Gaslighting in a relationship – be aware and know how to spot it

Gaslighting is a form of emotional abuse in which a person makes another person question their reality. Because gaslighting is a heightened form of manipulation, it can happen to absolutely anyone, no matter how strong they believe themselves to be. A gaslighter employs tactics to carefully destabilise the reality and identity of his or her victim. Here are four emotional weapons used by gaslighters:

1. Lying

The concept of lying is a useful tool for gaslighters. Not only do they lie expertly, but they also accuse you and those who support you of lying too.

Gaslighters lie, even when you have proof that they are lying. They will blatantly deny saying something, even if you have the screenshots to prove it. They bend the truth with precision and confidence, but they can also be astoundingly blatant in their dishonesty. This is because they want to set a precedent. They will tell a big lie to set the groundwork for little ones, a constant guessing game where the victim is always on edge about what is real and what is not.

Gaslighters will try and turn you against supportive friends and family members by accusing them of lying. They will also tell lies about what others think of you, making comments like ‘that person knows you’re not well/useless/crazy’.

It is common for gaslighters to try and isolate you by insuring you cannot trust those around you. They will tell you that everyone is a liar in an attempt to get rid of other sources of information in your life such as colleagues, friends, family, or the media. They do this to make sure that you rely on them for opinions and information.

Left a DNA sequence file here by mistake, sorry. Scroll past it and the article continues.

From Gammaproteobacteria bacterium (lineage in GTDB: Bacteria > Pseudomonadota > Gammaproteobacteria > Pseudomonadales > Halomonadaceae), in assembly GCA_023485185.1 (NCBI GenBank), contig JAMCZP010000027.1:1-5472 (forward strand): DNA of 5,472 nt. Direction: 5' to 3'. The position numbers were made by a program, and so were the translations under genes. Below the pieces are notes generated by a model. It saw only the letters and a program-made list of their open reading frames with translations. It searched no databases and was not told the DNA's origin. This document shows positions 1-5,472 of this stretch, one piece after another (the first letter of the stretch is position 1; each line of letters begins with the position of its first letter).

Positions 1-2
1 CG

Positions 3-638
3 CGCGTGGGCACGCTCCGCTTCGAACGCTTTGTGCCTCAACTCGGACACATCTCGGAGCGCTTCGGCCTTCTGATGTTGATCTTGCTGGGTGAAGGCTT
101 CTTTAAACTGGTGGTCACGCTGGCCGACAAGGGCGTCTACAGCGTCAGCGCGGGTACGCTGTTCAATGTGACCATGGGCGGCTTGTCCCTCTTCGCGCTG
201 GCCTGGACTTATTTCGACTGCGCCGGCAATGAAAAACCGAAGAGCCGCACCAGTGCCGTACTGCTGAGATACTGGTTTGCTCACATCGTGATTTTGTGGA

2. Targeting your Identity

Think of the most important thing in your life. It could be your children; it could be your job or a passion that is central to your identity. A gaslighter will pray on this positive thing and make you feel like you do not deserve it. They will tell you that you are not fit to be a mother, that you are a bad daughter or not qualified enough for your job. They are often extremely specific about what makes you bad at doing the things that are central to your being, listing your negative qualities and positive qualities you lack.

This is not done all at once, rather it is a process that happens over a long period of time. The gaslighter will wear you down until you have nothing of your own to rely on, including your own opinions.

3. Confusion

A gaslighter knows what makes you happy. Every once in a while, they will use positive reinforcements to confuse you. They want you to question yourself and think ‘maybe he/she isn’t so bad’ and ‘maybe I’m being dramatic’. They might have spent weeks making you feel small, only to pull the rug and make a romantic or encouraging statement to suck you back in.

Gaslighters are also aware that people crave routine and normalcy. To suddenly throw you of kilter regularly, confuses you and interrupts this stability. You then end up relying on your closest emotional connection to gain this stability back: the gaslighter.

It is common for gaslighters to confuse their victim with words. They say one thing yet do the complete opposite. Promises and declarations are made, yet behaviour does not change.  It is as if their actions do not match what they are saying.

4. Projection

Gaslighters project their issues onto you. They accuse you of cheating when they are unfaithful. They accuse you of manipulation when they manipulate you. They accuse you of substance abuse when they abuse alcohol or drugs. They try to convince you that you are the one with the problem until you being to defend yourself. This distracts you from their own negative behaviours.

Familiarise yourself with these tactics. Arming yourself with this info can help you stop yourself or your loved ones falling into the trap of a gaslighter. 

Source: psychologytoday.com

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